I'd look for results in the last three rounds of majors, then compare them to the first four rounds. Then I'd look at records of the "slam kings".

What you find is that return stats are low for players like Sampras and Fed in early rounds but higher, in comparison to all other players, in later rounds. The reason is that they coast. Call them lazy, arrogant, confident, or good tacticians. Their serve stats are through the roof, but looking at return stats, they seem sort of in the middle of the pack.

Look at Sampras:
24.49%, #95. Not a servebot, but not too impressive.

Now Federer:
27.26%
#31, and this for the guy so many people want to call GOAT.

Not too impressive.

Here's the real story. In the first 4 rounds of all majors, here are Fed and Sampras:
58.06 Sampras
61.96 Fed

That's about 4 points difference, a lot. Sampras looks OK, but not great.

Now last three rounds:
54.91 Fed
54.98 Sampras

For the last three rounds of majors, 55% is spectacular. We can't get a breakdown of games serving and returning, but I'd suggest this:

92/22

Games on AS is about the same as HCs, because clay and grass more or less cancel out. Figure both broke 1/5 return games, on average, and maybe a bit higher.

That's no longer servebot. That's damned good, for anyone, in the last three rounds of majors.

How good was Sampras at Wimbledon? 57% of games CAREER, last three rounds. That's so high, it's stupid.

Let's compare with Nadal, same idea, HC so USO and AO, last three rounds:
52.94

If we guess 85/21 for Rafa, that's probably about right, so he is most likely not breaking more than Fed and Sampras in final rounds.

Let's compare that with Nadal at RG, last three rounds:

62.77

This is really a bit better than Sampras, on grass, because games on clay run around 4-5% higher on clay. That's just how it is.

My take-away: we need stats, easy to look up, that are simply not available, though I think some sites do it. That will tell us a lot more.
Excellent insights thanks

metsman

G.O.A.T.
Now, the rest of DR

DR does not totally explode and reveal itself as monstrously distorting because points, for the most part, stay within reasonable bounds.

But to illustrate how wrong the concept can be:

95/10
80/40

In the first we have Isner on grass, or someone like him. 10/5=2

Call it a game DR
In the second we have a Coria like player, on clay. 40/20 also=2

But Coria at his peak was the 2nd best clay court player in the world and was a monster. Dr. Ivo has never been on that level on grass.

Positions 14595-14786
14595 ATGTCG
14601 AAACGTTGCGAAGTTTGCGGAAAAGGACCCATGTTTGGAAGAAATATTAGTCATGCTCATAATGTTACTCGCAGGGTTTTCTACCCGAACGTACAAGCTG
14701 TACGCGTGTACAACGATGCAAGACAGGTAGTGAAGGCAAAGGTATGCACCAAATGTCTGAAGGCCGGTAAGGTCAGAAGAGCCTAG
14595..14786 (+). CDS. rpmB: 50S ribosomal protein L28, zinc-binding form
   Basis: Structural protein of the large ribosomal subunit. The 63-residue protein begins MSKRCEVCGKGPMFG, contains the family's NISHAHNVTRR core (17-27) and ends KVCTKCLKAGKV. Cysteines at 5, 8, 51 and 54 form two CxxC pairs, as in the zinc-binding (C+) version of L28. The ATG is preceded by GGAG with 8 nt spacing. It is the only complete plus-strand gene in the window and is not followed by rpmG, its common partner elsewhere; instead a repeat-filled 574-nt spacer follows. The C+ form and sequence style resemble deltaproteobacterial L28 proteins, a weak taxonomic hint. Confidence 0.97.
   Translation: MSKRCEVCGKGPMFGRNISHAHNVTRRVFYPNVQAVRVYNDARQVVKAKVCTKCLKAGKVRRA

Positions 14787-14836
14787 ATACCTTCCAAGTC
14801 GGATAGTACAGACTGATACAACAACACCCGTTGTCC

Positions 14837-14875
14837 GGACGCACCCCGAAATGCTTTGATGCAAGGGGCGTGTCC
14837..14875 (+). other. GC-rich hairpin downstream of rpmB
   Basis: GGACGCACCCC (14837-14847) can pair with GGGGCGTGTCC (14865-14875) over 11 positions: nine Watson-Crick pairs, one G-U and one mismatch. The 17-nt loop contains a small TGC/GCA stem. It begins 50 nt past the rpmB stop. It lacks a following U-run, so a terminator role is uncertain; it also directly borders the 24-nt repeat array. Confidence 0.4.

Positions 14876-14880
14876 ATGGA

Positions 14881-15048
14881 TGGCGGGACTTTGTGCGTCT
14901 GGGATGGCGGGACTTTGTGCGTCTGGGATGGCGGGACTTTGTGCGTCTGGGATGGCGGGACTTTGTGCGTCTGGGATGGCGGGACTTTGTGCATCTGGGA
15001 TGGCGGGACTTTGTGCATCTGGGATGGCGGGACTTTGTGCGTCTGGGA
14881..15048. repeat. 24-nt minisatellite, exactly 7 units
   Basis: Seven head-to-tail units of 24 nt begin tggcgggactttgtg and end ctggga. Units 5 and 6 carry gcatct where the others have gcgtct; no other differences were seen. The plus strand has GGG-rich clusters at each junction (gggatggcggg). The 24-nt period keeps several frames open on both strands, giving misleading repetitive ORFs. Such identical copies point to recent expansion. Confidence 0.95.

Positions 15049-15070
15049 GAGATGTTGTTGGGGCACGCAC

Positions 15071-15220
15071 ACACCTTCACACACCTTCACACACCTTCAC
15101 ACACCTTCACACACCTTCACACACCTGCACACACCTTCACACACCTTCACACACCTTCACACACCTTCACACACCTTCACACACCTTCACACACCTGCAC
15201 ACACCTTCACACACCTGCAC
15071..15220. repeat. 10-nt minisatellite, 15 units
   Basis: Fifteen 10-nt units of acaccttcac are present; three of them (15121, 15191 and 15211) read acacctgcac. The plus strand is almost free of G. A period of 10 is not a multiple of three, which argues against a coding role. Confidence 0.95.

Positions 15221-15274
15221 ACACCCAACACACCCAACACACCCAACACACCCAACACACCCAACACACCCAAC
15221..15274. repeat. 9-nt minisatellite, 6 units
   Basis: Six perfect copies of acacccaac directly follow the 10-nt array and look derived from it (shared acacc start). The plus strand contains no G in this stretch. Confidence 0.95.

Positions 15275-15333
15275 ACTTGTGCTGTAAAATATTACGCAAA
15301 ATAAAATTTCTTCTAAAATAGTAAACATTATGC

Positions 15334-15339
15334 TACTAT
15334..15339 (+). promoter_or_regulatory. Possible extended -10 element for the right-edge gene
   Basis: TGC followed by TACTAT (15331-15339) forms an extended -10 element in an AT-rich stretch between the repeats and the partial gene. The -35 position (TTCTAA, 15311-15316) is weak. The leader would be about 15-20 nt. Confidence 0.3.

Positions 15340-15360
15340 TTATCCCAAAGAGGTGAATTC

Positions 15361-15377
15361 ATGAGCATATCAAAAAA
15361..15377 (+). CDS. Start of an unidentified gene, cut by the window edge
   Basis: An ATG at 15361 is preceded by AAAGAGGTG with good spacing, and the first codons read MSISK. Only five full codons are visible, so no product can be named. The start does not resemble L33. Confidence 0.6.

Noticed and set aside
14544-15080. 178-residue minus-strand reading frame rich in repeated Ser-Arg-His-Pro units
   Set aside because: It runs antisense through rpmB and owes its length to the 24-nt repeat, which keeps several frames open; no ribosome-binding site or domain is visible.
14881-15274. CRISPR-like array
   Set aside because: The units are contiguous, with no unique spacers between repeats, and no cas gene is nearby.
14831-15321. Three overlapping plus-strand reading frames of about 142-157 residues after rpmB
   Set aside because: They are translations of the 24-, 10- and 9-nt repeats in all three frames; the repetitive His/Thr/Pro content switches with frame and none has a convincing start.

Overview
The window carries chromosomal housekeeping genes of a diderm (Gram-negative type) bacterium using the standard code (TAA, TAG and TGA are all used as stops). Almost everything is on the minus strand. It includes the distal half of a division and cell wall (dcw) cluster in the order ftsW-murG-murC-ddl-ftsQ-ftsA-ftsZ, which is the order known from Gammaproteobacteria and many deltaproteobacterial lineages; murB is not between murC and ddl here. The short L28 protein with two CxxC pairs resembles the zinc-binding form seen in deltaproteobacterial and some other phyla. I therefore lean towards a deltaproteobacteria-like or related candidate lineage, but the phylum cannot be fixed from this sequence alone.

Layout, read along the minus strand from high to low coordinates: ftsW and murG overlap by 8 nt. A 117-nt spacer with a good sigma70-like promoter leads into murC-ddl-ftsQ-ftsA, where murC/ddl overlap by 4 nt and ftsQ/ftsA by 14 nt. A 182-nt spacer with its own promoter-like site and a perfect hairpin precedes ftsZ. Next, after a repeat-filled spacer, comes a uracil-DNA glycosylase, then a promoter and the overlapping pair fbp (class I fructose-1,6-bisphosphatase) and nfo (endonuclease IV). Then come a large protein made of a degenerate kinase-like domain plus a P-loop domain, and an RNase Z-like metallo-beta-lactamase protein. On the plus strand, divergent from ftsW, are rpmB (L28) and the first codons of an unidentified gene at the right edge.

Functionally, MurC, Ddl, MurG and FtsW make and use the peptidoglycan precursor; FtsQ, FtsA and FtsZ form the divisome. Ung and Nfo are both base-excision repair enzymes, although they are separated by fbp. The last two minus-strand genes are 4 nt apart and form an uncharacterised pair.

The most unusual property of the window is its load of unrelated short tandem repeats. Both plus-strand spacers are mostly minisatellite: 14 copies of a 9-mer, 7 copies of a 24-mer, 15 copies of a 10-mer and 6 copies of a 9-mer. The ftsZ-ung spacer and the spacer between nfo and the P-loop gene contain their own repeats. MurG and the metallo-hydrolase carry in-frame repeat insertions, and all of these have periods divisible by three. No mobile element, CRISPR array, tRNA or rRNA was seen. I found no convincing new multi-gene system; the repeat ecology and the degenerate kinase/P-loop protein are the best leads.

In other words, as we get to extremes, it gets really wonky.

As far as I'm concerned what you just did with points and DR pretty much explodes a myth.

I would look for results from dominant servers in a different manner.

I'd look for results in the last three rounds of majors, then compare them to the first four rounds. Then I'd look at records of the "slam kings".

What you find is that return stats are low for players like Sampras and Fed in early rounds but higher, in comparison to all other players, in later rounds. The reason is that they coast. Call them lazy, arrogant, confident, or good tacticians. Their serve stats are through the roof, but looking at return stats, they seem sort of in the middle of the pack.

Look at Sampras:
24.49%, #95. Not a servebot, but not too impressive.

Now Federer:
27.26%
#31, and this for the guy so many people want to call GOAT.

Not too impressive.

Here's the real story. In the first 4 rounds of all majors, here are Fed and Sampras:
58.06 Sampras
61.96 Fed

That's about 4 points difference, a lot. Sampras looks OK, but not great.

Now last three rounds:
54.91 Fed
54.98 Sampras

For the last three rounds of majors, 55% is spectacular. We can't get a breakdown of games serving and returning, but I'd suggest this:

92/22

Games on AS is about the same as HCs, because clay and grass more or less cancel out. Figure both broke 1/5 return games, on average, and maybe a bit higher.

That's no longer servebot. That's damned good, for anyone, in the last three rounds of majors.

How good was Sampras at Wimbledon? 57% of games CAREER, last three rounds. That's so high, it's stupid.

Let's compare with Nadal, same idea, HC so USO and AO, last three rounds:
52.94

If we guess 85/21 for Rafa, that's probably about right, so he is most likely not breaking more than Fed and Sampras in final rounds.

Let's compare that with Nadal at RG, last three rounds:

62.77

This is really a bit better than Sampras, on grass, because games on clay run around 4-5% higher on clay. That's just how it is.

My take-away: we need stats, easy to look up, that are simply not available, though I think some sites do it. That will tell us a lot more.
That's part of the reason I dislike these stats, because the vast majority of them are piled up against mugs in the early rounds, where variance of outcomes is bigger. It can give you an idea of a player's skills and strengths, but it's a bad tool to use to compare playing quality or playing level. Stats in the last few rounds or against certain quality of opponents would be far more instructive even though I'm not a fan of any stat that is devoid of actual context within the match in a sport like tennis.